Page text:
As much as wholesale and retail partnerships offer huge benefits for retail brands, they also pose an enormous challenge when trying to manage a customer’s experience with the brand. Companies may feel like they’re handing all the control over to the partner who may have other business priorities to consider.

“We have great partnerships with wholesale customers,” says Robert Hanson, CEO of designer jewelry brand John Hardy, “but it’s hard to get them to participate in the brand narrative and create that full consumer experience. So we’re using digital marketing in a super integrated way to get the engagement we need.”

L-R: Eric Fisch (HSBC), Philip Krim (Casper), Shep & Ian Murray (Vineyard Vines), Andrew Rosen (Theory) and Robert Hanson (John Hardy) discuss retail trends during a panel at HSBC’s Disruption and Innovation: What’s Next for the Global Retail Market?

 

Giving Consumers What They Want, How They Want It

More and more people are making highly considered purchases online. Mattress, for instance – something meant to be used for years, even decades. According to Philip Krim, it was important for Casper to create brick-and-mortar store experiences so people could touch and interact with products they had been introduced to online. It’s now an embedded part of their sales cycle. Often, the online experience gets the customer journey rolling, after which, the baton is handed off to brick-and-mortar stores where customers can connect with the product and complete the purchase. Originally, Krim thought customers would gravitate towards the ease and convenience of shipping, but he soon learned that many customers just wanted to be able to test the product in store and drive off with their new mattress then and there.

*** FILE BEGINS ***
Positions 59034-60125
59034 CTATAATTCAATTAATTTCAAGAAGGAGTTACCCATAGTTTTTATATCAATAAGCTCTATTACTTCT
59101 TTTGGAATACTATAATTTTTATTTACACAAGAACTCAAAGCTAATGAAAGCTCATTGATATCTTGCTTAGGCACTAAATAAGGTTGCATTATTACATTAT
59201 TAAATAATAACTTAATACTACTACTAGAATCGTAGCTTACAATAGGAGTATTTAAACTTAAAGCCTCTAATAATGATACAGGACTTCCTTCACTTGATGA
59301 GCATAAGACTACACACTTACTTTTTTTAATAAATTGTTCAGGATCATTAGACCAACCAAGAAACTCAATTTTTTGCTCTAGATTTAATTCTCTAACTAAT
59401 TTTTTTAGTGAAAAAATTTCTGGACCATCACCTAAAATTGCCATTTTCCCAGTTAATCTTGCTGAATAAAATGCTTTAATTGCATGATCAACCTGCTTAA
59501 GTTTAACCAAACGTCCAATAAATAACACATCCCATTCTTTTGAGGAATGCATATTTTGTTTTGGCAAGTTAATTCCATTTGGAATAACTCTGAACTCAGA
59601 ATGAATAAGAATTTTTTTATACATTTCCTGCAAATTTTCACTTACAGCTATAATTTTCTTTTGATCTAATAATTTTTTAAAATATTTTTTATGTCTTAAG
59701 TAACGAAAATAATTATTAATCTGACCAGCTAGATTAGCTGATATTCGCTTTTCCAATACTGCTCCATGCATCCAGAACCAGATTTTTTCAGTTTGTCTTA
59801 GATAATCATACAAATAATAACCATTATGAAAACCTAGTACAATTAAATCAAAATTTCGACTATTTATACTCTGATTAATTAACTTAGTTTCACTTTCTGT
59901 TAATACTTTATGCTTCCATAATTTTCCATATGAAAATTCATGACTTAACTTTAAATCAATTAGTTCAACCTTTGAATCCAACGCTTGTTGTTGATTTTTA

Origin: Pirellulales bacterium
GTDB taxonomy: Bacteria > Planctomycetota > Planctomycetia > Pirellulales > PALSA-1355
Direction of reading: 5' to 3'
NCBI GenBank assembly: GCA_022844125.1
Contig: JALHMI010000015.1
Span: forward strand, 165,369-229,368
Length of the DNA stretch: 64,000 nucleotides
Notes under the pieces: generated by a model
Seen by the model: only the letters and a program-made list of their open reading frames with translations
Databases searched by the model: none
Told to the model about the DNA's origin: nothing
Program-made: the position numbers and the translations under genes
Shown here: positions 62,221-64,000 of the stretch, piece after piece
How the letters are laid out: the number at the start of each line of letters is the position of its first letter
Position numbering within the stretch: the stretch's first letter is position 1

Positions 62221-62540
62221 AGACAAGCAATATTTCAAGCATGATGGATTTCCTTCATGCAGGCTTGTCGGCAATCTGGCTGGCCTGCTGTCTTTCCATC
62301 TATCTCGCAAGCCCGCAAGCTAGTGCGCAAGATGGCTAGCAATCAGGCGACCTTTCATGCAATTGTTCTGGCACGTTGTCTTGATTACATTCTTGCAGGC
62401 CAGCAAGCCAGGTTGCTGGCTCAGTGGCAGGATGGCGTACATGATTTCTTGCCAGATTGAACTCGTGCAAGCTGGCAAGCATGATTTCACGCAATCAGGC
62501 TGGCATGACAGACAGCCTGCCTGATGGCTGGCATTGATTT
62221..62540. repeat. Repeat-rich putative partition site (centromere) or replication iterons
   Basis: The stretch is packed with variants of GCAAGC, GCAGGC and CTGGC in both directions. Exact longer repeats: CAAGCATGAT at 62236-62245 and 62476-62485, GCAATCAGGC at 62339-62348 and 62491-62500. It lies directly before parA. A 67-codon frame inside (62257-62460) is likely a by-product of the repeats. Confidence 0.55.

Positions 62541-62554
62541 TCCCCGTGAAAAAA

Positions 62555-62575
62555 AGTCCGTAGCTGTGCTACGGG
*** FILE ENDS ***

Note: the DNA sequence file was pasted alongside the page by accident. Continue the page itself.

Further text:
“People want things the way they want them,” says Krim. A good customer experience means being set up for exactly that.

Be Authentic –Always

“Our first models didn’t look like models,” says Vineyard Vines CEO and Co-founder Ian Murray. “They were people we knew, people from around town. They have great stories to tell. It made the brand real.”

“Our motto is, ‘Every day should feel this good,’” adds Shep. “That means something different to everyone. We wanted to invite people to live those lives.”

“Authenticity is the one thing that separates the good from the not-so-good,” adds Theory’s Andrew Rosen. “It’s critically important to have culture within the company and have that be the guiding force.”

At John Hardy, that guiding force can be seen even in the most “micro” of retail environments: a single worker’s bench in a store window where customers can see the intense craftsmanship that goes into each piece. “We hope to recreate the experience you can have at our workshop in Bali,” says Robert Hanson. “Bringing that deeper experience to life. The world doesn’t need another jewelry store, but it does need that jeweler’s bench in the window so people understand what informs the brand.”

Casper’s Philip Krim couldn’t agree more. “It’s easy to keep running after what’s working in your category,” he says. “We have to take a moment, and pause, and ask ‘Is this the right product to put out into the market?’ When we take the time to ask ourselves: ‘What’s the Casper approach?’ That’s how we tell the story in an authentic way.”